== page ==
A burger for breakfast? I don’t know if I could do it, but it’s an option on the Mardi Gras. The Plain Joe would probably be enough to last me all day, so I don’t know if I’d want to start with that. Guy’s burgers are my favorite burgers by far, so maybe this will win me over as well.
Unlike other ships, on the Mardi Gras, Guy’s Burger Joint is on a different deck than the Lido Buffet so you’ll have less lines here than other ships in the morning.
At Carnival’s newest casual venue, you’ll find chicken sandwiches and other breakfast offerings made the Shaq way. Grab a sandwich and sit outside and enjoy the morning, sea air. Even better, you can grab one of these breakfast sandwiches up until 3 PM!
Will your first stop in the morning be JavaBlue Cafe to get a premium coffee in the morning? While you’re there, you can grab a hot breakfast English Muffin sandwich. They’ll have a variety of options, including egg, sausage, cheese, tofu, turkey, and bacon. Java Blue doesn’t have much dedicated seating, but you can take your breakfast right over to Grand Central and enjoy the view out of the 3-story glass windows.
What is currently complimentary for lunch on the Mardi Gras?
For lunch, you’ll have the usual offerings that are free on most Carnival ships. That includes…
- Lido Buffet
- Main Dining Room
- Pig and Anchor BarBQue (on sea days)
- Guy’s Burger Joint
- Blue Iguana Cantina
- Captain’s Pasta Bar (in Cucina Del Capitano)
- Pizzeria del Capitano
- Piazza Panini (Carnival Deli on other ships).
New additions for the Mardi Gras are
What is currently complimentary for dinner on the Mardi Gras?
Of course, the standards are complimentary for dinner. That includes the Main Dining Rooms, Lido Buffet, and Pizzeria del Capitano.
Traditionally, Guy’s Pig and Anchor Smokehouse, Cuccina del Capitano, and ChiBang! (which replaces JiJi Asian Kitchen), had an additional charge. On the first sailings of the Mardi Gras, these venues will be included as complimentary. They have not yet released for how long these will be free, but it probably comes down to how well they’re used and if they help avoid crowds in the dining room.
Is this the new direction for Carnival?
Only time will tell. In the past, most Carnival ships just had a buffet, two main dining rooms, and a steakhouse for dinner. Over the years, they’ve added additional fee dining venues like Bonsai Sushi and Cucina Del Capitano, but for the most part, the main meals were at the buffet and the main dining room. Now Carnival is going the way of offering many selections and letting passengers choose where to go in hopes of avoiding crowds and lines. The Excel-class ship is the future of Carnival, with two more ships coming in the next few years, so they need to get it right.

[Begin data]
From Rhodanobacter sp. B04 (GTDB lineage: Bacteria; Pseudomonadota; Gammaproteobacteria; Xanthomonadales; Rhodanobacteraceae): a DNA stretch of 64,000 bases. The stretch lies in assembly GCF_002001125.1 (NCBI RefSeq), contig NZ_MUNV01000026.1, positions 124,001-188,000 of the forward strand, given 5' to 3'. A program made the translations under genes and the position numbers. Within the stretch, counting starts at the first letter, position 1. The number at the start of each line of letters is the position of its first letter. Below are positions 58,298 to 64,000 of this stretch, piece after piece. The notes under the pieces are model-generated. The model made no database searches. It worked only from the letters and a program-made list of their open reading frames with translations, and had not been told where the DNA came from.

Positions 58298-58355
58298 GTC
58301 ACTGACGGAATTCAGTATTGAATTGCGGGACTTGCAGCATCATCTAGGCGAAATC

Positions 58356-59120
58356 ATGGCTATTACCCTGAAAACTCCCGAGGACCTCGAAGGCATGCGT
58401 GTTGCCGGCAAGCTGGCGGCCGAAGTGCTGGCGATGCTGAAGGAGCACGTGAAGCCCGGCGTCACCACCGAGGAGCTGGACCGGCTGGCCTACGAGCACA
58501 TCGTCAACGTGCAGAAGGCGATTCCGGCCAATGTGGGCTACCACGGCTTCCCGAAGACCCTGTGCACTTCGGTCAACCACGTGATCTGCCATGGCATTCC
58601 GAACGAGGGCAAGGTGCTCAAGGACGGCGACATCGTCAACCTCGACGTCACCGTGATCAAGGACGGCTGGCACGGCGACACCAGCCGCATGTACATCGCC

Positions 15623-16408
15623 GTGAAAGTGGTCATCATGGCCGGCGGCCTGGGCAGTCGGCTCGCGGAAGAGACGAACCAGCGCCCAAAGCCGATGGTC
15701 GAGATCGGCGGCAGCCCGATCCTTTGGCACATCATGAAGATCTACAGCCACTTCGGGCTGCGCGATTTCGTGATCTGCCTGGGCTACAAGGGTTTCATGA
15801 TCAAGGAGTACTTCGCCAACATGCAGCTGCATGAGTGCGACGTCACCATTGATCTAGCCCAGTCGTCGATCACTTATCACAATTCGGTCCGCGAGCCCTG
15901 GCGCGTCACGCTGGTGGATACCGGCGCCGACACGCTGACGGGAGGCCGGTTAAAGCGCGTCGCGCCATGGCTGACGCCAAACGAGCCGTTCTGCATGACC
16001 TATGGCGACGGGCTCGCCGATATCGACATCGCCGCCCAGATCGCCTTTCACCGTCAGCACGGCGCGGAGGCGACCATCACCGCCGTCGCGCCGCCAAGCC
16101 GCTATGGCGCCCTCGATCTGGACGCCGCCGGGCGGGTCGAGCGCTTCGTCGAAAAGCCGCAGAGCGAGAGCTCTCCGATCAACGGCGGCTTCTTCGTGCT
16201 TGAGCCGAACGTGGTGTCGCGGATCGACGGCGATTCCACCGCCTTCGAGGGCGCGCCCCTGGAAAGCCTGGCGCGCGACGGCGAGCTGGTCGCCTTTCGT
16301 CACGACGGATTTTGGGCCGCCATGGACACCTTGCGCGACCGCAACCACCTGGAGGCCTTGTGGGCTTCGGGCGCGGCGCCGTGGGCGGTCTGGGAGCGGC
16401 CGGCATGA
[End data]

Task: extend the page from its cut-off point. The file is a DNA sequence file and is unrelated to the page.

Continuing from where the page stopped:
What will get confusing, though, is the cost differences on different ships. So you have to pay for Cucina del Capitano on some ships, and it’s included in others? It’ll be hard to validate that extra charge and confusing to guests.
What’s our take on the new Mardi Gras dining options?
It’s hard to say that this is a bad thing. The dining on the Mardi Gras is starting to look more like Norwegian’s free-style dining concept. For the first cruises, guests on the Mardi Gras have a lot of choices, and they could easily eat at a different venue each breakfast and evening and never pay a dime extra. I also love that a lot of these venues offer outdoor dining. I always hated eating brunch in the main dining room, where you’re just inside a big room and can’t even see the water. Being able to have breakfast with the sea air blowing around you is peak vacation to me.
That being said, these extra venues create a significant change from cruising styles of the past. For example, some cruisers love going to the same dining room every night and having the same waiter (I’m one of those people). I also used to love that you didn’t have to decide where to eat every night. You just show up and pick off the menu; it was like being on auto-pilot. Now, it’ll be more of a chore to make sure everyone is happy with the dining venue.